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Dylan had Mr. Damiano's songs in his suitcase and that he was going to read them. Please compare: # 376 Statement # 59 Statement # 60 Under the subject of mistruths "In my opinion Mr. Damiano was spoken to your client during at the time of these telephone these conversations, he would conversations, delusional" frequently ask me to pass along information, ask questions about Bob, or to Bob about him. I in fact told him that I would and that I did. # 377 Although the question was never asked, let us now ask what information did Mr. Mintz pass along to Bob Dylan concerning Mr. Damiano? Perhaps even more controversial is Mr. Mintz's testimony below:...[page 33 para. 7] # 378 Statement # 61 Statement # 62 "Under the subject of mistruths "Many times, not many times spoken to your client during but on those occasions, when these conversations, he would he would ask me to pass on frequently ask me to pass along something to Mr. Dylan, I may information, ask questions have said to him, "I will try to about Bob, or to Bob about pass it along," or words to that him. I in fact told him that I effect. [page 33 para. 7] would and that I did. # 379 May we compare the key phrase # 380 Statement # 63 Statement # 64 "I in fact told him" "I may have told him" # 381 Blatant conflict between testimony only: # 382 Statement # 64 Statement # 65 "That I would and "I will try to pass it that I did" along" # 383 Steven Kramer: Do you recall ever calling Mr. Damiano? # 384 Elliot Mintz: I honestly can't recall. # 385 [page 148 par.9] By Orin Snyder: He also states that in a later conversation you told him "Dylan read the songs and that he thought they were good and that he may use them." Did you say that to Mr. Damiano? # 386 Elliot Mintz: I did not say. # 387 Orin Snyder: To Mr. Damiano? # 388 Elliot Mintz: I did not say that to Mr. Damiano. I would never say such a thing to Mr. Damiano or to any other profile or suggest anything of that kind. # 389 By Orin Snyder: Why is that? # 390 Elliot Mintz: First of all, it is untrue, secondly, Bob Dylan does just fine. He writes and sings his own songs." # 400 NOTE. The date Mr. Mintz testified to making the statement "Bob Dylan does just fine, he writes and his own songs was made May 30th, 1996. # 401 Note: In a span of seven years from 1990 to 1997 Bob Dylan released only one newly written original song titled "Dignity". # 402 As of Mr. Mintz testifying to "Mr. Dylan writes and sings his own songs" It had been six years and six months that Bob Dylan had released one newly written original song. By Steven Kramer: Would you tell the jury what you believe is delusional in that statement, if you could just quote the words, literally quote the words. [page 93 par. 23]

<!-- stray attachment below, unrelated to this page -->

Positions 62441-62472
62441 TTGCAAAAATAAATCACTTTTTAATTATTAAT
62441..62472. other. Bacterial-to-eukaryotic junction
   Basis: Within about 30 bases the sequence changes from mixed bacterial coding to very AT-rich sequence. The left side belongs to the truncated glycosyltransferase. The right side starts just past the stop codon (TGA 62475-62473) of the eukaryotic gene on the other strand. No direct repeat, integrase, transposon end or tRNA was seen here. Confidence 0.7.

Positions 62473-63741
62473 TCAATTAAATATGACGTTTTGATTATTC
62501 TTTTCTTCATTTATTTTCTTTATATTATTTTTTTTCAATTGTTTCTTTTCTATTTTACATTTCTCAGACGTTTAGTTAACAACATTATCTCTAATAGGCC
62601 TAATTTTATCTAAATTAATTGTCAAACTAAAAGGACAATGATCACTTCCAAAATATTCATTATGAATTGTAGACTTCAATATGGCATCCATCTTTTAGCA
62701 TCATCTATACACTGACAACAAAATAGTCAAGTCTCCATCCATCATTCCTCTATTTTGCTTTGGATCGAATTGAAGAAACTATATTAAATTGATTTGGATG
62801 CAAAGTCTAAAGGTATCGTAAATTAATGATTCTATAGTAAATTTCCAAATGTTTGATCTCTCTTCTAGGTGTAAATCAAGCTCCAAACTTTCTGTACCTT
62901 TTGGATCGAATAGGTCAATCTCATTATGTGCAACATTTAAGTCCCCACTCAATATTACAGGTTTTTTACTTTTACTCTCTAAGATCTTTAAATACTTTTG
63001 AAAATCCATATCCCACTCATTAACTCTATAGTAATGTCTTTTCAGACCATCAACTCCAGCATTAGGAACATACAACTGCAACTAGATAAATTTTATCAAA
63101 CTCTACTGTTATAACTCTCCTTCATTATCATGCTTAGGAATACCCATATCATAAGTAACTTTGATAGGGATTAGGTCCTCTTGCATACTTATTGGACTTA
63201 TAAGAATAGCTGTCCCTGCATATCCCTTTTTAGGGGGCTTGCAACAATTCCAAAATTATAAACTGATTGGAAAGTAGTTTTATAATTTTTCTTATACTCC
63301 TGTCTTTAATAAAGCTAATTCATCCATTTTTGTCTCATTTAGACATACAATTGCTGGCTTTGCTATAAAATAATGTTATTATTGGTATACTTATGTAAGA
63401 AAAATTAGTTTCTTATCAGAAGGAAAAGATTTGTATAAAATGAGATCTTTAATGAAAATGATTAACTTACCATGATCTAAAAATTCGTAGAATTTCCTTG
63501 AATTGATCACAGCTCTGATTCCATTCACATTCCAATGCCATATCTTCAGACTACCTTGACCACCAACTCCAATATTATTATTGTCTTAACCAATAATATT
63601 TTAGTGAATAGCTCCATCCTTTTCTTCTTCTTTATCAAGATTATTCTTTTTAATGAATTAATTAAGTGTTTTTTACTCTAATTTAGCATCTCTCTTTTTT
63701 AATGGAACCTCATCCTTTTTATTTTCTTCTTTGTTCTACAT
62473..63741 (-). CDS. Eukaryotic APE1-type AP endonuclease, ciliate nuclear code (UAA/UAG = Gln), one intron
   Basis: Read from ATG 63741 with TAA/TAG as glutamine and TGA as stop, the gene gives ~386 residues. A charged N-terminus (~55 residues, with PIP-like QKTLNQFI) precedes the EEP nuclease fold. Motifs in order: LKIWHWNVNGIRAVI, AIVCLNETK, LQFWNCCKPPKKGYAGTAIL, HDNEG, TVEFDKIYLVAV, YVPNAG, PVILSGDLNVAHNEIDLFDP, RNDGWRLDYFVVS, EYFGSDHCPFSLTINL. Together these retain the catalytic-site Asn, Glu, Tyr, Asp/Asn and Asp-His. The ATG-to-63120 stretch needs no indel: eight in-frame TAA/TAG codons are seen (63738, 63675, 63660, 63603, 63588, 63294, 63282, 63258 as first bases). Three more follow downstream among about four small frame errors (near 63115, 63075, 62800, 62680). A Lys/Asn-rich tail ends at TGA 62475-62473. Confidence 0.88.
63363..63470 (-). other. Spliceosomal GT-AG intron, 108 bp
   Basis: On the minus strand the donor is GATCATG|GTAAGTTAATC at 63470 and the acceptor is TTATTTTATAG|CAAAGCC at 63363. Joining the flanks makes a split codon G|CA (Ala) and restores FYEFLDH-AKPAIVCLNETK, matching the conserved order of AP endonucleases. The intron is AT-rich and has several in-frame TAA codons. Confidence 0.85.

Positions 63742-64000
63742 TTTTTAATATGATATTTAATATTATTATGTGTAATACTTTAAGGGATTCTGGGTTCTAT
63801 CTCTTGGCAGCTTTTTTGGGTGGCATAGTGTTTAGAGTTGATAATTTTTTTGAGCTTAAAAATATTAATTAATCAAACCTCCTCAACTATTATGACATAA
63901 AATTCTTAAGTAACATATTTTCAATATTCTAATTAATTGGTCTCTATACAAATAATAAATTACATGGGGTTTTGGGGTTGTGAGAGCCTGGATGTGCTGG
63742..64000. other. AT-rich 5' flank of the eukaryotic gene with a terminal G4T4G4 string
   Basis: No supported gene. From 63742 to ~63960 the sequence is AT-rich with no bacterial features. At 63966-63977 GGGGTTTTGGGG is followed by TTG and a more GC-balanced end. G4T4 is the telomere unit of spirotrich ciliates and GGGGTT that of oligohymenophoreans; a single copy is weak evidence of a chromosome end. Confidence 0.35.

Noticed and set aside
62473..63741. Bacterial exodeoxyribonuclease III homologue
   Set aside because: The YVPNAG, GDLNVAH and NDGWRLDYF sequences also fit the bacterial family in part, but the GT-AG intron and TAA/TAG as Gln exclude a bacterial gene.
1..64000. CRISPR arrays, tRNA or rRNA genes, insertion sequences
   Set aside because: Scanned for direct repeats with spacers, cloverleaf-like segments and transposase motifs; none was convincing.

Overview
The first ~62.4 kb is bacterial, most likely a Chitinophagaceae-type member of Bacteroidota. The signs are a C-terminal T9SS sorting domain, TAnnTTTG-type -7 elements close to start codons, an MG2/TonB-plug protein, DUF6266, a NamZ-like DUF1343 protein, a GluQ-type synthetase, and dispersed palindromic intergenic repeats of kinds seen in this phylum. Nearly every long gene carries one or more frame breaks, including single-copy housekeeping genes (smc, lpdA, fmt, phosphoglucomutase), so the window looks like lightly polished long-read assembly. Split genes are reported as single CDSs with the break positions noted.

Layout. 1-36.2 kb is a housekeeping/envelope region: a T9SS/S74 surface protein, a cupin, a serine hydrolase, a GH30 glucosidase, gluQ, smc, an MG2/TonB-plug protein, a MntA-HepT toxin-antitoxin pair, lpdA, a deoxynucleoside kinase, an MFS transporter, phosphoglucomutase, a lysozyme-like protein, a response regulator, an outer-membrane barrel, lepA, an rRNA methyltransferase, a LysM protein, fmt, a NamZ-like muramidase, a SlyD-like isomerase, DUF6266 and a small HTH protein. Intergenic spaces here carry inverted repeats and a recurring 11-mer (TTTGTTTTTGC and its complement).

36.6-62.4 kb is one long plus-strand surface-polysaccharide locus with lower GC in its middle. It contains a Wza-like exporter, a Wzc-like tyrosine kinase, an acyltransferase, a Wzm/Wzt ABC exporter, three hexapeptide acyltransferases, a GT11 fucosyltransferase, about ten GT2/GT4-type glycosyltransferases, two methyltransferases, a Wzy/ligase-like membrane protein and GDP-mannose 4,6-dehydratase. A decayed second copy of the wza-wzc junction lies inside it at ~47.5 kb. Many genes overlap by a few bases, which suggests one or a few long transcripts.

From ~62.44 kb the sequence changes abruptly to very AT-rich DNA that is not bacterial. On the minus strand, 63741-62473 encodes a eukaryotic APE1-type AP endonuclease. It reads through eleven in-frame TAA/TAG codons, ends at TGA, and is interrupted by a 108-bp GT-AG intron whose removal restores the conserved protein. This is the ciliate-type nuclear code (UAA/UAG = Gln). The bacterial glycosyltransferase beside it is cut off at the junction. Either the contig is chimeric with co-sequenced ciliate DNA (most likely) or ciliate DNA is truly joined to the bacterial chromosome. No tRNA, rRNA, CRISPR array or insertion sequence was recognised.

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Mr. Mintz.: Quoting from 0147, where he says, "They brought me back stage. Dylan walked directly toward me. I handed him the book and he turned around and got on the bus." Then his sentence later indicates, Eleven years with CBS. They have taken my songs for eleven years." His final sentence, "I mean what's that all about?" Well I have problems with him. [page 94 par. 2 ] Mr. Mintz: Okay. By Steven Kramer: Go head. Mr. Mintz: The following would support that hypothesis, in my mind. I am quoting, "I mean, these people befriended me for eleven years." That is not the end of his sentence, Mr. Mintz seemed to have forgotten the fact that he had previously admitted and eluded to other facts in his testimony which blatantly conflict with his testimony. Should the court need to evaluate the credibility of Mr. Mintz's testimony any further it need just ask. May the court please note that Katheryn Baker testified that during her interview with Bob Dylan he stated to her that he did not have enough songs that he wanted to put on an album. From Katheryn Bakers deposition: "I went back in the transcript and that not entirely accurate what he did say was that he didn't have enough songs that he wanted to put on an album" Also from the Ms. Baker's deposition: By Steven Kramer: And was anyone else present at the interview?: . Baker: Yes Elliot Mintz who was at the time Bob Dylan's publicist. Elliot Mintz testified to the fact that as early as the middle of 1989 he was corresponding with James Damiano Tony Tiller testified: Tony Tiller: Jim and I were friends. I considered Jim a very good friend. By Steven Kramer: And after 91? Tony Tiller: I was promoted to associate director of marketing services. Referring to a Bob Dylan concert at Jones Beach theater in Long Island Mr. Tiller also testified: By Steven Kramer: Let's go back to the Jones Beach concert if we may to the time when you offered the tickets to Mr. Damiano before the concert actually took place ok? Mr. Tiller Uhm hum. By Steven Kramer: During that point in time, when you offered the tickets to him and before he actually went to the concert, did you ever say to him or suggest to him that maybe he should bring some of his songs with him. By Mr. Tiller; No I did not. By Steven Kramer: Any, do you deny saying that or is it that you just don't recall one way or the other? By Mr. Tiller: I deny suggesting to Jim that he bring songs along with him. I did however concur with him when